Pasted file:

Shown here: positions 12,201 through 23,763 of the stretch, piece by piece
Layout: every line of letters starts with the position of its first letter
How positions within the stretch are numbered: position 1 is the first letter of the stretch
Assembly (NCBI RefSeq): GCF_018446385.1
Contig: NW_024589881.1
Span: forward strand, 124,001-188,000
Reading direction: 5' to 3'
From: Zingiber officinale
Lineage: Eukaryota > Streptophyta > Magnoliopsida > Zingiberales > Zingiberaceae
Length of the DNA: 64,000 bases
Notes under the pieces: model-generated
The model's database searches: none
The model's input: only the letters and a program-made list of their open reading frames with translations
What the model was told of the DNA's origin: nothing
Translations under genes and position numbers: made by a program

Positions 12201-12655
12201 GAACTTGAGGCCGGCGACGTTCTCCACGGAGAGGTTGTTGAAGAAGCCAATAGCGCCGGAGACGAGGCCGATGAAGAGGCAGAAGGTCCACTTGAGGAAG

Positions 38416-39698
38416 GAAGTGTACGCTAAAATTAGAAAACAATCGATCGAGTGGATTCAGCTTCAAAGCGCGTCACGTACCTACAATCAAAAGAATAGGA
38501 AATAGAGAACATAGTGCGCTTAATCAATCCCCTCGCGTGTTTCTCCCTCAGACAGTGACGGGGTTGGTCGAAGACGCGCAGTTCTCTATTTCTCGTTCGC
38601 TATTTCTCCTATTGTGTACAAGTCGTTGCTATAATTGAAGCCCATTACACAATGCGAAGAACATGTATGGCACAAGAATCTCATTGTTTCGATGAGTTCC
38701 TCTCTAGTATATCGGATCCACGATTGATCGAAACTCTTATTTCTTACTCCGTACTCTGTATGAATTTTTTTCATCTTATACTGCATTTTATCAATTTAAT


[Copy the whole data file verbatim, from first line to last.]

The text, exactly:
Shown here: positions 12,201 through 23,763 of the stretch, piece by piece
Layout: every line of letters starts with the position of its first letter
How positions within the stretch are numbered: position 1 is the first letter of the stretch
Assembly (NCBI RefSeq): GCF_018446385.1
Contig: NW_024589881.1
Span: forward strand, 124,001-188,000
Reading direction: 5' to 3'
From: Zingiber officinale
Lineage: Eukaryota > Streptophyta > Magnoliopsida > Zingiberales > Zingiberaceae
Length of the DNA: 64,000 bases
Notes under the pieces: model-generated
The model's database searches: none
The model's input: only the letters and a program-made list of their open reading frames with translations
What the model was told of the DNA's origin: nothing
Translations under genes and position numbers: made by a program

Positions 12201-12655
12201 GAACTTGAGGCCGGCGACGTTCTCCACGGAGAGGTTGTTGAAGAAGCCAATAGCGCCGGAGACGAGGCCGATGAAGAGGCAGAAGGTCCACTTGAGGAAG

Positions 38416-39698
38416 GAAGTGTACGCTAAAATTAGAAAACAATCGATCGAGTGGATTCAGCTTCAAAGCGCGTCACGTACCTACAATCAAAAGAATAGGA
38501 AATAGAGAACATAGTGCGCTTAATCAATCCCCTCGCGTGTTTCTCCCTCAGACAGTGACGGGGTTGGTCGAAGACGCGCAGTTCTCTATTTCTCGTTCGC
38601 TATTTCTCCTATTGTGTACAAGTCGTTGCTATAATTGAAGCCCATTACACAATGCGAAGAACATGTATGGCACAAGAATCTCATTGTTTCGATGAGTTCC
38701 TCTCTAGTATATCGGATCCACGATTGATCGAAACTCTTATTTCTTACTCCGTACTCTGTATGAATTTTTTTCATCTTATACTGCATTTTATCAATTTAAT